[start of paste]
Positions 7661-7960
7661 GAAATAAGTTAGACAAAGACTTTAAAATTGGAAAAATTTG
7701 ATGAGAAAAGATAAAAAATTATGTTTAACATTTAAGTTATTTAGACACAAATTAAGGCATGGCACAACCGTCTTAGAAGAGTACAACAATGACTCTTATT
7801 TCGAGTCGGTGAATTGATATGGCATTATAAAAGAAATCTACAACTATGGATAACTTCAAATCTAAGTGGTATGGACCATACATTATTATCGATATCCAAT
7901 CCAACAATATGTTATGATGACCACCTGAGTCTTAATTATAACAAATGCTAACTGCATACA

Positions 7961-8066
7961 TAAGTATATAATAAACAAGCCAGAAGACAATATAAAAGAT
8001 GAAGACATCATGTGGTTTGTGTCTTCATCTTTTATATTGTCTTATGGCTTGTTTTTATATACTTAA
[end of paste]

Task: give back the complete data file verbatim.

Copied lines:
Positions 7661-7960
7661 GAAATAAGTTAGACAAAGACTTTAAAATTGGAAAAATTTG
7701 ATGAGAAAAGATAAAAAATTATGTTTAACATTTAAGTTATTTAGACACAAATTAAGGCATGGCACAACCGTCTTAGAAGAGTACAACAATGACTCTTATT
7801 TCGAGTCGGTGAATTGATATGGCATTATAAAAGAAATCTACAACTATGGATAACTTCAAATCTAAGTGGTATGGACCATACATTATTATCGATATCCAAT
7901 CCAACAATATGTTATGATGACCACCTGAGTCTTAATTATAACAAATGCTAACTGCATACA

Positions 7961-8066
7961 TAAGTATATAATAAACAAGCCAGAAGACAATATAAAAGAT
8001 GAAGACATCATGTGGTTTGTGTCTTCATCTTTTATATTGTCTTATGGCTTGTTTTTATATACTTAA